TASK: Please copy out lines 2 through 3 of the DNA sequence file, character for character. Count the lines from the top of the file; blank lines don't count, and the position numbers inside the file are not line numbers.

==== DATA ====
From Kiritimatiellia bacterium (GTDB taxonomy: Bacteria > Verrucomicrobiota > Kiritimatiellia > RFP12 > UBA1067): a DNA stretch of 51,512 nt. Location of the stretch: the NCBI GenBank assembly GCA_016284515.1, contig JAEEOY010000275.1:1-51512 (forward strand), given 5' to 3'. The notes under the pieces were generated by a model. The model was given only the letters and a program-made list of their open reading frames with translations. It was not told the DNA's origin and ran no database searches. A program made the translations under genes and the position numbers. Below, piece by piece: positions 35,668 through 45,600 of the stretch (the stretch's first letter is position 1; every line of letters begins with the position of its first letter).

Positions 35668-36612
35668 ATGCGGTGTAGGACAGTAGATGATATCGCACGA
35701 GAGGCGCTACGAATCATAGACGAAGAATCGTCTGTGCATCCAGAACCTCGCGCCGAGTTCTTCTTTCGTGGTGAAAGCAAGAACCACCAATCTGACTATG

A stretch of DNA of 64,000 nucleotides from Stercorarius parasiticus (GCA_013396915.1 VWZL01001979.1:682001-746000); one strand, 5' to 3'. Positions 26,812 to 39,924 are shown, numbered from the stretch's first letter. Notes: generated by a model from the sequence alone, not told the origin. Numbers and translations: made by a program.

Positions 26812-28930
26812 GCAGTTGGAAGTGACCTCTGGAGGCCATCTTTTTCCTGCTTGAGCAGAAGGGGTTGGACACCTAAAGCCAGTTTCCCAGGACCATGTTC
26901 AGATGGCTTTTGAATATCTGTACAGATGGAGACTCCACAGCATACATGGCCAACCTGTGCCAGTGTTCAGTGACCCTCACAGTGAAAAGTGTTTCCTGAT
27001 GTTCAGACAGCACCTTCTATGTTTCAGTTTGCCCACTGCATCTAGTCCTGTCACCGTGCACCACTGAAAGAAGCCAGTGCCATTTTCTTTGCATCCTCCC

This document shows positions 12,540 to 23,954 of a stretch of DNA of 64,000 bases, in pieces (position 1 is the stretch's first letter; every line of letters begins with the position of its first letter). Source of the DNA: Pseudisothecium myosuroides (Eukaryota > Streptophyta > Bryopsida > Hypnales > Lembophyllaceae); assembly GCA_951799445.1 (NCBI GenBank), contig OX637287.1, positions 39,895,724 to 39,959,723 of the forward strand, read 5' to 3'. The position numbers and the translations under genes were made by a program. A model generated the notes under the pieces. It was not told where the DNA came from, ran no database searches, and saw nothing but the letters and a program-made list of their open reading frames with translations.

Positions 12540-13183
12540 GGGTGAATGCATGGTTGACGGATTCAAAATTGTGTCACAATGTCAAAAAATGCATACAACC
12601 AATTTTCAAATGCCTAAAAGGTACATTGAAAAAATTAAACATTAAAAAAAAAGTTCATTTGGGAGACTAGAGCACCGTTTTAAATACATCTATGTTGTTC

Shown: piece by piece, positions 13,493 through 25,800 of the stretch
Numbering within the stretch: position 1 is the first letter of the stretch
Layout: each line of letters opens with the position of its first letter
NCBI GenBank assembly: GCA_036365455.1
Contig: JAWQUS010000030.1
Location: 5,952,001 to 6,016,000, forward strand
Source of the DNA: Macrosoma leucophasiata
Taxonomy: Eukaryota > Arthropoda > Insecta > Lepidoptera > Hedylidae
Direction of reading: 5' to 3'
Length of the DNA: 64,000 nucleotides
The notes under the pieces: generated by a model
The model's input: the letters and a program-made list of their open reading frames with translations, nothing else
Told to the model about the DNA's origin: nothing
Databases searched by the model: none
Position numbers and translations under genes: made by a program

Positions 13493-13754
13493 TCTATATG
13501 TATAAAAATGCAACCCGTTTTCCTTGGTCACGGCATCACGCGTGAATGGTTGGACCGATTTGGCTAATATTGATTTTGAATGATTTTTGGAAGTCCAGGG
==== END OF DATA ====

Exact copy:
Positions 35668-36612
35668 ATGCGGTGTAGGACAGTAGATGATATCGCACGA